02.05.09

Leahy Says Vermont Mother's Ordeal In Peanut-Salmonella Case Shows Need For ‘Jail Time’ In Protecting Public From Tainted Food

WASHINGTON – A South Burlington woman, invited by Senator Patrick Leahy (D-Vt.), Thursday told the Senate Agriculture Committee about the hurdles she faced getting the facts about the salmonella poisoning that threatened her son’s life.  Gabrielle Meunier’s 7-year-old-son Christopher fell ill last fall in a case connected to the peanut-salmonella outbreak associated with products from the Peanut Corporation of America (PCA). 

After Leahy called for an investigation into possible criminal violations by PCA, the Department of Justice last week announced an inquiry into whether PCA knowingly provided tainted peanut products to food producers.  Leahy again Thursday urged a thorough criminal investigation into PCA, as well as greater accountability for food manufacturers who distribute contaminated food.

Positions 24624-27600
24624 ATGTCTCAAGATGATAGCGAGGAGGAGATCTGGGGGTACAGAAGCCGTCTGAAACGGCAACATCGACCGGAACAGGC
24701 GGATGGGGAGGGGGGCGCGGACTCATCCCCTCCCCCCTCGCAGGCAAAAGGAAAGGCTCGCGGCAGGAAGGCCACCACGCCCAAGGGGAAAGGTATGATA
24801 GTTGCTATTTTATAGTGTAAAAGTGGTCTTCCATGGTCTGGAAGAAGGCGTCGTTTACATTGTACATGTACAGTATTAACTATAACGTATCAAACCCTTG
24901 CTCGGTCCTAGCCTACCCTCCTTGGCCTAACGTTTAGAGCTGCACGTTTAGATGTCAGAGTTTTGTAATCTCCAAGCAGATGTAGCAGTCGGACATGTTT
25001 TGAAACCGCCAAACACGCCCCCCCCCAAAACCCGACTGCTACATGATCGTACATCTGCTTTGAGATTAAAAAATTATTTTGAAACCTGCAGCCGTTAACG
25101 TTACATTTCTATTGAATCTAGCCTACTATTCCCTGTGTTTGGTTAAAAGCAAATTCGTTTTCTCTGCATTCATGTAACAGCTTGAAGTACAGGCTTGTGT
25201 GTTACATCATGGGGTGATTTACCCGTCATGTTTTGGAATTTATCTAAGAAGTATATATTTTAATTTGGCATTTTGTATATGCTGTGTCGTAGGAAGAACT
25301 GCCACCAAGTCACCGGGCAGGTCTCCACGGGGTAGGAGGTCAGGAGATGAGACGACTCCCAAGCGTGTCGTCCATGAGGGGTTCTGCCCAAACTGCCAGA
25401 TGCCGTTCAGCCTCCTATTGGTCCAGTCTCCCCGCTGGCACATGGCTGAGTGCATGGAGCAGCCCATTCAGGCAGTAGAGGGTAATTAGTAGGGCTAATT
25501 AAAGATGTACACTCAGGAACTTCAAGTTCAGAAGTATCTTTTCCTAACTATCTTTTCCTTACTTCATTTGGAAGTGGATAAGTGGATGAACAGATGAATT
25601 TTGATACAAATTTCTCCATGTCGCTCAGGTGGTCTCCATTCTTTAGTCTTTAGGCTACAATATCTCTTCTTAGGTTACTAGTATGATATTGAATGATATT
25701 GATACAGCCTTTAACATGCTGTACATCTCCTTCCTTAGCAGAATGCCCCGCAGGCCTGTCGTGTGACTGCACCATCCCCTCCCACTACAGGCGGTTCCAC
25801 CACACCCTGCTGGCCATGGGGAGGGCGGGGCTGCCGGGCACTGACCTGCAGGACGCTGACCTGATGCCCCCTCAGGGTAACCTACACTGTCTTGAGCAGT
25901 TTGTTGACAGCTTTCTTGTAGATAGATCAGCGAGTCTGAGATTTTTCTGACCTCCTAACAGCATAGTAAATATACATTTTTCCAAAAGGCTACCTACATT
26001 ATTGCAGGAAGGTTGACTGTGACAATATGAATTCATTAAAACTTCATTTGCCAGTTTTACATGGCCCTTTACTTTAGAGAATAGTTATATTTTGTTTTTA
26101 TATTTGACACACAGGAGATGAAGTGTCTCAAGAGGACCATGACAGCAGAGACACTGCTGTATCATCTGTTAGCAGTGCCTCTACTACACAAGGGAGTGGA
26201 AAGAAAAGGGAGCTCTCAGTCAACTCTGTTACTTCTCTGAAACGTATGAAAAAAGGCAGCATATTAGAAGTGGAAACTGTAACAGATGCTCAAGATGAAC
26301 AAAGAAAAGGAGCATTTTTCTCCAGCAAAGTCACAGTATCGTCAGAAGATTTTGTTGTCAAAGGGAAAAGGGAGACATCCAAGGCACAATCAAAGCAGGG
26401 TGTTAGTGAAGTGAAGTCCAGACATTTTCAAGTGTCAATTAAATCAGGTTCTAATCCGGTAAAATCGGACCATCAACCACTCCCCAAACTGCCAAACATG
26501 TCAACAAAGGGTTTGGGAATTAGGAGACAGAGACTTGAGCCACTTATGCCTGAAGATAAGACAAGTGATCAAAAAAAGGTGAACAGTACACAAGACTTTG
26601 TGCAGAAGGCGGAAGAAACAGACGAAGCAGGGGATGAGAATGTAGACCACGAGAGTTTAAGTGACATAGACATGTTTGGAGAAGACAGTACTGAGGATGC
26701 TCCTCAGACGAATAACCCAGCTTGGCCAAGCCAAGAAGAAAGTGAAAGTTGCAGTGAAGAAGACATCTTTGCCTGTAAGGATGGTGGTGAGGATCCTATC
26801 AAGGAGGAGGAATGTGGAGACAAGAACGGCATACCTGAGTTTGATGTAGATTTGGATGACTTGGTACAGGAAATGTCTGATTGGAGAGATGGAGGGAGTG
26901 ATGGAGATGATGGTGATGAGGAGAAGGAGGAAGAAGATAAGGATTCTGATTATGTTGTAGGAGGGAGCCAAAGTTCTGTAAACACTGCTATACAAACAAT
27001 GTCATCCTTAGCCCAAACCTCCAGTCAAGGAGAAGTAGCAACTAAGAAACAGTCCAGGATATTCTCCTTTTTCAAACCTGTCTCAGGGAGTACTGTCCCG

Leahy, the most senior member of the Agriculture Committee, said fines alone can fall short in protecting the public from harmful products.  “If they think ‘well if we get caught, maybe something will get recalled or maybe we’ll get a fine; it’s just the cost of doing business.’  In this case, the cost was people who lost their lives.  I’d like to see some people go to jail.”

Meunier praised the work of the staff at the Vermont Children’s Hospital.  She described the many roadblocks she encountered while trying to stay informed about her son’s illness and the outbreak.  She suggested several improvements to the process of identifying and addressing food-borne illnesses, based on her personal experience with the Food and Drug Administration (FDA) and the Centers for Diseases Control and Prevention (CDC).

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